With future expansion most likely to take place in region 12, assessing genetic performance of Atlantic salmon in this region is of high importance for the efficiency of its salmon production (Alvial et al., 2012). The main question that we need to address, is whether a breeding program which is entirely based on performance recorded in region 11, is also effective for improving the performance in region 12. In the absence of genotype by environment interaction, the answer to this question would be “yes.”
In this study, we investigated the degree of genotype by environment interaction between region 11 and region 12 in Chile. This study was conducted based on sentinels from the Hendrix Genetics breeding program placed in these two regions.
The breeding program run by Hendrix Genetics in Chile started in the late nineties, based on imported material from the Scottish Landcatch strain. The genetic strain underwent continuous genetic selection for the Chilean environmental and production conditions. For more than 15 years, the breeding nucleus is raised in high-biosecurity units, protected from environmental and sanitary risks.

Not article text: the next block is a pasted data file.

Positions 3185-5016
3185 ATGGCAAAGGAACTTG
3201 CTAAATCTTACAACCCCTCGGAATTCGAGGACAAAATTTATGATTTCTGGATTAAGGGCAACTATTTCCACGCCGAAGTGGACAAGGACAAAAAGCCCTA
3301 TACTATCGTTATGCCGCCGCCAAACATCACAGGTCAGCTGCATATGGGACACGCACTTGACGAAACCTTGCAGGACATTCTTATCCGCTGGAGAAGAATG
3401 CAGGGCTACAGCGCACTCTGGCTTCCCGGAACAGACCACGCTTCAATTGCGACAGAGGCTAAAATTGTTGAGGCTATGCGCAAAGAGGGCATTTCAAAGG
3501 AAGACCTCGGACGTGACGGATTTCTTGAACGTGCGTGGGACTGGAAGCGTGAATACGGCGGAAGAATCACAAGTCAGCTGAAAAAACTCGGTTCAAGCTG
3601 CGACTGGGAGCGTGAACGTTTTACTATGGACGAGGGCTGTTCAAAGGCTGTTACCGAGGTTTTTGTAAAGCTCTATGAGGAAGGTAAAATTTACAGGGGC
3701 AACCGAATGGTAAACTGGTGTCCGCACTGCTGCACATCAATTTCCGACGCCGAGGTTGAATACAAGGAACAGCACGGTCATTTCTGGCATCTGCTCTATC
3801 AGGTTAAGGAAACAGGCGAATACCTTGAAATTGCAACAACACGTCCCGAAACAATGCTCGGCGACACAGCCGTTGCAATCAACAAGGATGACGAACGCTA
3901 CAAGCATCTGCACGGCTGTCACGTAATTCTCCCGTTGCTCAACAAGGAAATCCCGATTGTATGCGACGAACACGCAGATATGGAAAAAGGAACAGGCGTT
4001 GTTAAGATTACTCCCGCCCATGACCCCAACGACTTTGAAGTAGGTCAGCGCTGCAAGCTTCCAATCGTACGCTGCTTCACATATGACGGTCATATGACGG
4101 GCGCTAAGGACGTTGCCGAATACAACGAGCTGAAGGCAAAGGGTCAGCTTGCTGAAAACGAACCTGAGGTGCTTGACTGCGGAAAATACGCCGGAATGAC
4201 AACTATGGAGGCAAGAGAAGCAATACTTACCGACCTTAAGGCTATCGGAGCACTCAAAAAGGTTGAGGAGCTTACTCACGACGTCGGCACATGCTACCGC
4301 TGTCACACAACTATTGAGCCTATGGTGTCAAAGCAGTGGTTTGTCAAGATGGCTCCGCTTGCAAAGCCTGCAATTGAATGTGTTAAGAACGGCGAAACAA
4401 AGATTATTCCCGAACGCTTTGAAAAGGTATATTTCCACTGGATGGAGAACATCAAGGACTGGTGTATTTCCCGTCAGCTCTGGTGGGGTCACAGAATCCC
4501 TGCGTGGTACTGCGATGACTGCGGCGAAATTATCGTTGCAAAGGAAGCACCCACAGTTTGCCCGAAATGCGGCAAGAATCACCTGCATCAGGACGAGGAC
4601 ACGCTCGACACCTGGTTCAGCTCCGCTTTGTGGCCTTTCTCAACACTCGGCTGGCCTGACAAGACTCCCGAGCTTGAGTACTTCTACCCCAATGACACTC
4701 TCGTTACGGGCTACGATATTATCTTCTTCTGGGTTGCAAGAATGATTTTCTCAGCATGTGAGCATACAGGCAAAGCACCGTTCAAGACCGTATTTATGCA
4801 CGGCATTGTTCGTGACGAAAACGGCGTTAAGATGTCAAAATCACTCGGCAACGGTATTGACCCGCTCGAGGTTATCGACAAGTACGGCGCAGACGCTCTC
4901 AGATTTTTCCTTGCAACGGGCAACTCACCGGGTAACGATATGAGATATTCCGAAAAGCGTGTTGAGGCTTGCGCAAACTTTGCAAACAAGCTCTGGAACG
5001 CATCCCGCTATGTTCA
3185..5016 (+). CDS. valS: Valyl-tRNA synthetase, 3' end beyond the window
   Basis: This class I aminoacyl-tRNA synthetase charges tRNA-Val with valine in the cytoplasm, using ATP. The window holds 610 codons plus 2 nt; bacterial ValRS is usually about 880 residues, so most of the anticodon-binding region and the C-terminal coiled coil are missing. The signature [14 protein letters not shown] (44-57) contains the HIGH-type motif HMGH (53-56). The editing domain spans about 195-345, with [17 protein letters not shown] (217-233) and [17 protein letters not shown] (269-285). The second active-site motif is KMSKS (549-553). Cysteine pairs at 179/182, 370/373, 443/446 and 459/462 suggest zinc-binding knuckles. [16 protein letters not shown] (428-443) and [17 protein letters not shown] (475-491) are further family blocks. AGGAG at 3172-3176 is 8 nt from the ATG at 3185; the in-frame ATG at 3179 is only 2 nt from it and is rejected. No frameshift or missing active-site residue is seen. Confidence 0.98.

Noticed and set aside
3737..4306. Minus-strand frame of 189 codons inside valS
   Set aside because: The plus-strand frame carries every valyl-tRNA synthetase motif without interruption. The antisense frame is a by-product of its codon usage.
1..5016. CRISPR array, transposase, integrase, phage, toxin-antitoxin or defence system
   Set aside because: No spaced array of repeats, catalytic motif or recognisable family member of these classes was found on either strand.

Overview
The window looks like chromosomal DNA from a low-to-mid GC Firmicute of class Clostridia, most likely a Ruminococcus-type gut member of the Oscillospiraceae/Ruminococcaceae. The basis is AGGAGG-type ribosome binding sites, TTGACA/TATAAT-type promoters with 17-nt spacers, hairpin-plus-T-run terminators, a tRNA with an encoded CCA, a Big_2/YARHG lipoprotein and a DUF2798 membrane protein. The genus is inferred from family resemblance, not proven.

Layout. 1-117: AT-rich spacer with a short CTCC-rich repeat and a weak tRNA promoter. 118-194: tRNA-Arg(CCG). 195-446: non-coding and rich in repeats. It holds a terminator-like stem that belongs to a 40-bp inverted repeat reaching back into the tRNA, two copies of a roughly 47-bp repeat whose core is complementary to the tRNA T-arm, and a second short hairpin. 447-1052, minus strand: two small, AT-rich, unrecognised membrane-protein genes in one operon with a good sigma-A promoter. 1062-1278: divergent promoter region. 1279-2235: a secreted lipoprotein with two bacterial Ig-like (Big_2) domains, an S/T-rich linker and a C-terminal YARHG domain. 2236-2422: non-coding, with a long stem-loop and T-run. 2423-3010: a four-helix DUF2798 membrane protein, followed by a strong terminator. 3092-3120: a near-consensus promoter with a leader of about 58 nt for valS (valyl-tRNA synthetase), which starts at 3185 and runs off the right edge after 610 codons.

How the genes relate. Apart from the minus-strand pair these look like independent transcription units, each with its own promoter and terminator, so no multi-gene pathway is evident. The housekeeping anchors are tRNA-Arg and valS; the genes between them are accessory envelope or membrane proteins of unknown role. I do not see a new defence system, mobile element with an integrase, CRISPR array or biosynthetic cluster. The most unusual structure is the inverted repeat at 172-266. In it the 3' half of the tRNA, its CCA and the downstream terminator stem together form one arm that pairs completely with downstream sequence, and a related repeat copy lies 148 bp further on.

The selection on the broodstock animals is based on family information from the field. An important source of field information comes from siblings raised in production environments (called “sentinels”). With this information, more accurate selection can be obtained for performance in commercial environments as these are notably different from the biosecure nucleus environment.